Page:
Billing periods are not homogeneous throughout the territory. Bimonthly bills are supplied to 53% of users, while 45% receive quarterly bills. However, in municipalities with fewer than 50,000 inhabitants, quarterly billings are more frequent and supplied to 71% of users as opposed to bimonthly at 23%. Quarterly billing predominates in Inland River Basins of Catalonia, Inland River Basins of the Basque Country, and the Duero and Miño-Sil River Basins, while bimonthly billing is more frequent in Tajo River Basin [39].
Water meters are a well-established method in Spain for billing users’ consumption. The only consumption not usually measured is that not subject to billing, such as municipal buildings and hydrants in parks and gardens. However, the problem is that many Spanish municipalities contain old meters, which increases measurement errors. In Spain, 27% of metering installations are older than 10 years [39].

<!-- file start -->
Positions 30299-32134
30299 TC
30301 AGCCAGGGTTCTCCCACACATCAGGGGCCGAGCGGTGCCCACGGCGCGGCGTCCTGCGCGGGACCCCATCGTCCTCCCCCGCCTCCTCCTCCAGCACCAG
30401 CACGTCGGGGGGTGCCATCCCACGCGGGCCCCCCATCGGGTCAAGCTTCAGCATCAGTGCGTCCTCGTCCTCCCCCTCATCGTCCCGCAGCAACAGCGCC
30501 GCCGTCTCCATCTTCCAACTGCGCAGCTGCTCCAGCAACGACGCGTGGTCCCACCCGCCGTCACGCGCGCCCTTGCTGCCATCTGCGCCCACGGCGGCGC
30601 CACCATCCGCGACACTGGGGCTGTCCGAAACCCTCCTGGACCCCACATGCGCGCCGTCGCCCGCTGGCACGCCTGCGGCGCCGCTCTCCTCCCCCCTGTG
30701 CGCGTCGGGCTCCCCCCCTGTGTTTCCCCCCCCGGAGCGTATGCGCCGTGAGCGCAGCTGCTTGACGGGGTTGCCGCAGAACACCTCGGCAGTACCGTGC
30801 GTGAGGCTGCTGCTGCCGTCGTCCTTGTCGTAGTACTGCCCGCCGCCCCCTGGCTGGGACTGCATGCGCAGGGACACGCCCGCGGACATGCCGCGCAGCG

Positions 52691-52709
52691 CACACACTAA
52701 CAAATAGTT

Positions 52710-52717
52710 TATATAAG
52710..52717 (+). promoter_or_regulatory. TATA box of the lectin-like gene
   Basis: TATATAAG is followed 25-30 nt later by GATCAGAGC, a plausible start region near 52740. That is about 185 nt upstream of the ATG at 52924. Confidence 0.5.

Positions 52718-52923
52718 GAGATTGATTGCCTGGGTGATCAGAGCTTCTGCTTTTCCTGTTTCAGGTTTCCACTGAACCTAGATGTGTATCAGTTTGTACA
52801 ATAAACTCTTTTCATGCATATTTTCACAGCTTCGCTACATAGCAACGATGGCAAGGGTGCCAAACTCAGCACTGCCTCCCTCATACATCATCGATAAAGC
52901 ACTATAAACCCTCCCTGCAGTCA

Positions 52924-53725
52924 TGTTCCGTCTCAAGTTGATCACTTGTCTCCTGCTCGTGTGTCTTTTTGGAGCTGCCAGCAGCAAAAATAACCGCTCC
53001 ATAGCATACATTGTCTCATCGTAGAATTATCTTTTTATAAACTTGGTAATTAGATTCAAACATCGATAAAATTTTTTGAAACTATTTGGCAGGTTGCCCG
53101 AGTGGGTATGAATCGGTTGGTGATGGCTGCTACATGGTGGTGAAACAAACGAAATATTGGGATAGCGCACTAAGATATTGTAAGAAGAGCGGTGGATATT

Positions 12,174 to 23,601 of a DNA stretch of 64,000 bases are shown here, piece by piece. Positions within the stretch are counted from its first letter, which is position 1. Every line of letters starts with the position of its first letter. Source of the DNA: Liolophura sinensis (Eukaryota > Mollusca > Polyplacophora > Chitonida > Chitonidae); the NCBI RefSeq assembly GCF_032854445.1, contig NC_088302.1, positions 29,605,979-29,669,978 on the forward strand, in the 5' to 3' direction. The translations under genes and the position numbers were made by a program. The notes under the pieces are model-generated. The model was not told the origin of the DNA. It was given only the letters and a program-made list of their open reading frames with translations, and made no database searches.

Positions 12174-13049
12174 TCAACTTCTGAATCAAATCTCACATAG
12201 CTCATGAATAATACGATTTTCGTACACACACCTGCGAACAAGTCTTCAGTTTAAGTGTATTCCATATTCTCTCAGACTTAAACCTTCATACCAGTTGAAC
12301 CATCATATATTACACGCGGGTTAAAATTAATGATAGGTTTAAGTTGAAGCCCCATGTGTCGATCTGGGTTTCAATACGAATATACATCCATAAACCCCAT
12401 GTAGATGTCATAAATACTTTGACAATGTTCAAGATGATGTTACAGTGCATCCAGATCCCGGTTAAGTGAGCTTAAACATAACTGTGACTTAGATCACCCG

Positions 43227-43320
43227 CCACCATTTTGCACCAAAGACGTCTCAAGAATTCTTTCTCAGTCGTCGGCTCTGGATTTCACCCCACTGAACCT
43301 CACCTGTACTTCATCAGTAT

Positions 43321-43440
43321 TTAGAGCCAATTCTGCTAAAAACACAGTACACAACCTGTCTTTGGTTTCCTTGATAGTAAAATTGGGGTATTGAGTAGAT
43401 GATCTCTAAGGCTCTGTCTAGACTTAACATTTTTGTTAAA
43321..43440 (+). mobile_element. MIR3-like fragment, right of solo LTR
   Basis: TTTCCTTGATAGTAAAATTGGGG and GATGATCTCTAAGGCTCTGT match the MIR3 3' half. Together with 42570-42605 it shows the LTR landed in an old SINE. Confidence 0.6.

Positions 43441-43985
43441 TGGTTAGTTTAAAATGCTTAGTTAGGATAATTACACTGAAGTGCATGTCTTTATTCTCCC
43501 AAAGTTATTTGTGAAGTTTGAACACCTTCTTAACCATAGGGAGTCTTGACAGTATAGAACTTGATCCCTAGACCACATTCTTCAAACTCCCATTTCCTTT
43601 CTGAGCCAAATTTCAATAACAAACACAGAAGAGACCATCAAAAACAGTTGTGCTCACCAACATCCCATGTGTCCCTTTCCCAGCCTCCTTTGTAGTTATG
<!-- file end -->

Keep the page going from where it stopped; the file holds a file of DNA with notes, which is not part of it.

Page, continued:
Average prices of urban water cycle services, which are estimated by dividing the annual billing of services and the volume of water services billed, are found to be higher in the river basins, which have lower levels of rainfall (Figure 2). Average prices also tend to be higher in those river basins where less use is made of surface water source and, therefore, underground sources or desalination of seawater are more prevalent. Overall, the surface water source is the most common (77%), followed by groundwater (18%) and water obtained by desalination processes (5%); however, in municipalities of fewer than 50,000 inhabitants the use of groundwater is higher (44%) as well as desalination water sources (15%) [39]. In Peninsular Spain, water desalination is concentrated on the Mediterranean coast.